Navy falls to Pittsburgh, 42-21

ANNAPOLIS-- It took two plays for Navy's offense to realize it was in trouble against No. 23 ranked Pittsburgh on Saturday at Navy-Marine Corps Memorial Stadium. Navy's defense was officially in trouble after 10 plays. It was that sort of day as Pitt rolled to a 42-21 victory before a stadium-record crowd of 37,970 on Homecoming.

Navy is 2-8 in its past 10 Homecoming games. The past three have been a particular eyesore: They include a 44-24 loss to Wake Forest last year and a 36-0 loss to then-No. 24 Rutgers in 2006. The combined score of those three games is 120-45.

"We got our butts whipped," Navy Coach Ken Niumatalolo said. "I did a bad job of getting us ready."

Navy (4-3) was in trouble from the outset. On its second offensive play, Shun White took an option pitch to the right and gained six yards for a first down. The record crowd cheered as the PA announcer announced, "That's another Navy [pause] first down!"

But the discerning eyes of the Navy coaches had already caught a major problem: White would have gone for a much longer gain except that middle linebacker Scott McKillop made the tackle. It is unusual for middle linebackers to make the tackle on option plays to the outside; but the Navy linemen were struggling to block McKillop, who led the nation in tackles per game last year. And the problems did not improve.

"We just couldn't get him blocked," White said after the game.

Navy's defense, meantime, was having anticipated problems with Pitt sophomore running back LeSean McCoy. He entered having rushed for 533 yards in five games, with seven touchdowns. He had five touches on the opening drive, four runs and a catch. Those plays went for a combined 62 yards.

Pitt's second drive ended with a two-yard touchdown run by McCoy for a 14-7 lead with 4 minutes 34 seconds left in the first quarter. On Navy's next play, senior quarterback Jarod Bryant was sacked and fumbled the ball; it was recovered by Pitt junior Gus Mustakas. And the Panthers led 21-7 three plays later, on a nine-yard touchdown run by senior LaRod Stephens-Howling.

The Midshipmen threatened briefly early in the second quarter. Senior Rashawn King intercepted a pass in the end zone and returned it 91 yards. Bryant scored on an eight-yard run to pull the Midshipmen within 21-14.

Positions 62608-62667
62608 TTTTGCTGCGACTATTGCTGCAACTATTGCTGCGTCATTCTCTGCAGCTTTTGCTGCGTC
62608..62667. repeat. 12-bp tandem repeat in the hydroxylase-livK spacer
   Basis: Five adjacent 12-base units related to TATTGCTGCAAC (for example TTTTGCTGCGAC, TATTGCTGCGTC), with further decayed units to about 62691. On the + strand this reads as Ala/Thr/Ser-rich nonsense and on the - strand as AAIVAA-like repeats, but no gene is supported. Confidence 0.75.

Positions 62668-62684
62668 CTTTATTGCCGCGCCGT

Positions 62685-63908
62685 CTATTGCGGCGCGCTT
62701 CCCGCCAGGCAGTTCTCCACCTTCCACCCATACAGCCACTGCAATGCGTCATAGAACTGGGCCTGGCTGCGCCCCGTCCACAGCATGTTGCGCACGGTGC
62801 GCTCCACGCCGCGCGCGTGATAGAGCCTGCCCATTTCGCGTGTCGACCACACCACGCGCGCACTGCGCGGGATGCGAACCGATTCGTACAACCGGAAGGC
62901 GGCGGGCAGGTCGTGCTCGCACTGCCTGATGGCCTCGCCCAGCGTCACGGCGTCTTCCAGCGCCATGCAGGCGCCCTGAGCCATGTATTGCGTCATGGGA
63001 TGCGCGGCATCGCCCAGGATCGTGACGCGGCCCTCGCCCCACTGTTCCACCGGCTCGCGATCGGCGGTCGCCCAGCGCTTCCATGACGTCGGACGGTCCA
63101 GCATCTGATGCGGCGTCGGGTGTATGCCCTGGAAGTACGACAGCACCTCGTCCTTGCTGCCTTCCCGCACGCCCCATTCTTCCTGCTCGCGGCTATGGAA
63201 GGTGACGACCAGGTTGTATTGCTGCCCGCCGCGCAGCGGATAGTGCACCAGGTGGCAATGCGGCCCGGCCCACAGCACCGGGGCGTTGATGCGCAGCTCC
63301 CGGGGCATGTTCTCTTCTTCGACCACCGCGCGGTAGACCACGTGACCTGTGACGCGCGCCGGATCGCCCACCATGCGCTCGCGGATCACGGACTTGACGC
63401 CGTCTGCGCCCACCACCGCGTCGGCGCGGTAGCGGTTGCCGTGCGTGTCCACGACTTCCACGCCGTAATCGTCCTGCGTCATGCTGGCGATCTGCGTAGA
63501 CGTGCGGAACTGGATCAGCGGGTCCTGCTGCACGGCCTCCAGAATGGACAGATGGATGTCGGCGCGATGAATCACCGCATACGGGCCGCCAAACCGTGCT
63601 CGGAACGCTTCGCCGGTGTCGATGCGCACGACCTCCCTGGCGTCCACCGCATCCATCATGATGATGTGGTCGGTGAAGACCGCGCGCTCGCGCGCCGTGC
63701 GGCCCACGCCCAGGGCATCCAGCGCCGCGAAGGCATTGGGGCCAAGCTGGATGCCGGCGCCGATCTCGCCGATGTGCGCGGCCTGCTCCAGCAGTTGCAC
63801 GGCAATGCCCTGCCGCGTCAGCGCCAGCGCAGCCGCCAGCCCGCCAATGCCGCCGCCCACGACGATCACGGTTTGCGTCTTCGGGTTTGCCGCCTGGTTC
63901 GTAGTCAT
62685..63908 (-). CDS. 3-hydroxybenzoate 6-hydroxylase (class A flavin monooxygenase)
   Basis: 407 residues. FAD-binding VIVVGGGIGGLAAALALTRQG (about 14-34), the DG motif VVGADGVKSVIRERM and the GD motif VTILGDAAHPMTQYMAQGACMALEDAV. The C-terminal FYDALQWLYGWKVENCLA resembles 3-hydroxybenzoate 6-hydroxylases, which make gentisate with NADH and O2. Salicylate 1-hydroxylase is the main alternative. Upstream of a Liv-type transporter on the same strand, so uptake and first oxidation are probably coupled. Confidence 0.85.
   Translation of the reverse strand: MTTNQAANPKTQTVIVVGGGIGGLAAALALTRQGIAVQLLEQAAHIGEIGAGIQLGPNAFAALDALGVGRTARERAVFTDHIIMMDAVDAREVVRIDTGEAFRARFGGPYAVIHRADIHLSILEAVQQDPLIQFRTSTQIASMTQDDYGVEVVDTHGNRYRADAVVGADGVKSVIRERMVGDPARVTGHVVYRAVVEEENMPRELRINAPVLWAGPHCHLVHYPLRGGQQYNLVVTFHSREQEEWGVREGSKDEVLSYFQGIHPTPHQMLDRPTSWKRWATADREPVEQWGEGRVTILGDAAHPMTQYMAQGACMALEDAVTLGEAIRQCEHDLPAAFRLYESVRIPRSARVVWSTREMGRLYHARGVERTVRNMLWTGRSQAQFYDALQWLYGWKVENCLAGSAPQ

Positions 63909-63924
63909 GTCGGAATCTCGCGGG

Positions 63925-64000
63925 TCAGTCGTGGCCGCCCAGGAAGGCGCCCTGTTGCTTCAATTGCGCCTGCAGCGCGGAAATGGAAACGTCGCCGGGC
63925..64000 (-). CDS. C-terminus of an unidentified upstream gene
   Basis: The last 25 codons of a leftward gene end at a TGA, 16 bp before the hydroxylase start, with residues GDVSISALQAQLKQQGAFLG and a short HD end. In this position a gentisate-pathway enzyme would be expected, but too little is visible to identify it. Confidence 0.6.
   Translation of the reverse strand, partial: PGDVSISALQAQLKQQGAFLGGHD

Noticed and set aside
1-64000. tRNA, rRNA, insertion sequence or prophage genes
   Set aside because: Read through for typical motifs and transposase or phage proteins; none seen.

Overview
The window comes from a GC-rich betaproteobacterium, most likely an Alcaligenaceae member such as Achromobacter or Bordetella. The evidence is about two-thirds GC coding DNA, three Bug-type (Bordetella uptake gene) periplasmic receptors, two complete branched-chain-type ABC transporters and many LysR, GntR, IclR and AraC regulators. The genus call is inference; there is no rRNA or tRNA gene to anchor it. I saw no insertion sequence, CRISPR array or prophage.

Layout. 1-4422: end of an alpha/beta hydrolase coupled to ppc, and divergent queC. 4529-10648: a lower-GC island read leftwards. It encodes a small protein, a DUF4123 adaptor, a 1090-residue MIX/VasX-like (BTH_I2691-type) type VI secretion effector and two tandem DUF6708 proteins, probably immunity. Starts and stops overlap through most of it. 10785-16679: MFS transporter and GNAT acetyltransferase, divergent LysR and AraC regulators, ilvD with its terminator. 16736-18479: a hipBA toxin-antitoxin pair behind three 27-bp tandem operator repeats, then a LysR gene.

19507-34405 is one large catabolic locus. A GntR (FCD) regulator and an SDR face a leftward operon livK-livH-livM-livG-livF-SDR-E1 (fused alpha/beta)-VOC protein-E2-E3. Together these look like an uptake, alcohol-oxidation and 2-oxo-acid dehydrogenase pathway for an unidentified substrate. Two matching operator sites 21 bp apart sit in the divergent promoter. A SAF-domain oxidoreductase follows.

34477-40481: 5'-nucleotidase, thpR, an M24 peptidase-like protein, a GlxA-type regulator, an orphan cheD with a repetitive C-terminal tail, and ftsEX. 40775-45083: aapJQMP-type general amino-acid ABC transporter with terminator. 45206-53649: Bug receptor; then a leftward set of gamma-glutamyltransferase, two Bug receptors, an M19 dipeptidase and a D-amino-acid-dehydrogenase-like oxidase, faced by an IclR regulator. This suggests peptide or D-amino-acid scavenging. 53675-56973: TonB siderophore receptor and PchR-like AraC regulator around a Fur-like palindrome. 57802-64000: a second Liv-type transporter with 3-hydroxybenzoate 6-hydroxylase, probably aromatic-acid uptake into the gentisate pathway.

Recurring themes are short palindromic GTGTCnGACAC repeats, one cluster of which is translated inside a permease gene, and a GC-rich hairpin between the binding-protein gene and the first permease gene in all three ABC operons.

Pitt answered with an 11-yard touchdown run by McCoy. The Panthers got the ball back with 1:16 left in the first half. And on the first play of the drive, McCoy went up the middle, broke through the line, outraced two defenders and scored on a 58-yard run for a 35-14 halftime lead.

McCoy finished with 156 yards and three touchdowns on 18 carries. Niumatalolo said McCoy was probably the best opposing running back to play at Navy since LaDanian Tomlinson of Texas Christian in 2000. Ironically, McCoy was playing in the same stadium where former Pitt great Tony Dorsett set the NCAA career rushing record, in 1976; he did it in a 45-0 victory over Navy.

Meantime, Navy's offense never got going. McKillop was taking care of plays to the outside. The interior defensive line was keeping the fullback in check (Eric Kettani finished with 13 yards on 8 carries). McKillop finished with a team-high nine tackles.

"Their two stars [McKillop and McCoy] played well," Niumatalolo said. "We had a hard time blocking McKillop on offense and we had a hard time tackling McCoy on defense."

Bryant carried 21 times for 81 yards and one touchdown and White had 10 carries for 72 yards and a touchdown. Senior Corey Johnson had a game-high 10 tackles and also batted down two passes; Johnson, a one-time point guard for the Navy basketball team, looked like the basketball player of old blocking a shot on both passes.

Navy's linebackers appeared to have a particularly long day. Several times, following Pitt scores, the Navy assistants spoke immediately to the linebackers before addressing the other units.

Pitt has scaled back its offense this year under fourth-year coach Dave Wannstedt. In the offseason, Wannstedt hired offensive line coach Tony Wise, who had spent the previous 18 years with the New York Jets.

Under Wise, the Panthers have run the ball more -- and more successfully -- this year than in the past. Last year, the play calling from former Baltimore Ravens offensive coordinator Matt Cavanaugh came under serious scrutiny.

On Saturday, the Panthers (5-1) ran the ball 42 times and threw it 23.

The trap play was particularly effective, though really, Pitt didn't get too complicated: McCoy and Stephens-Howling ran the ball up the middle at least 27 times.

"We didn't give our offense a chance," King said. "We could have done a better job of following our assignments."

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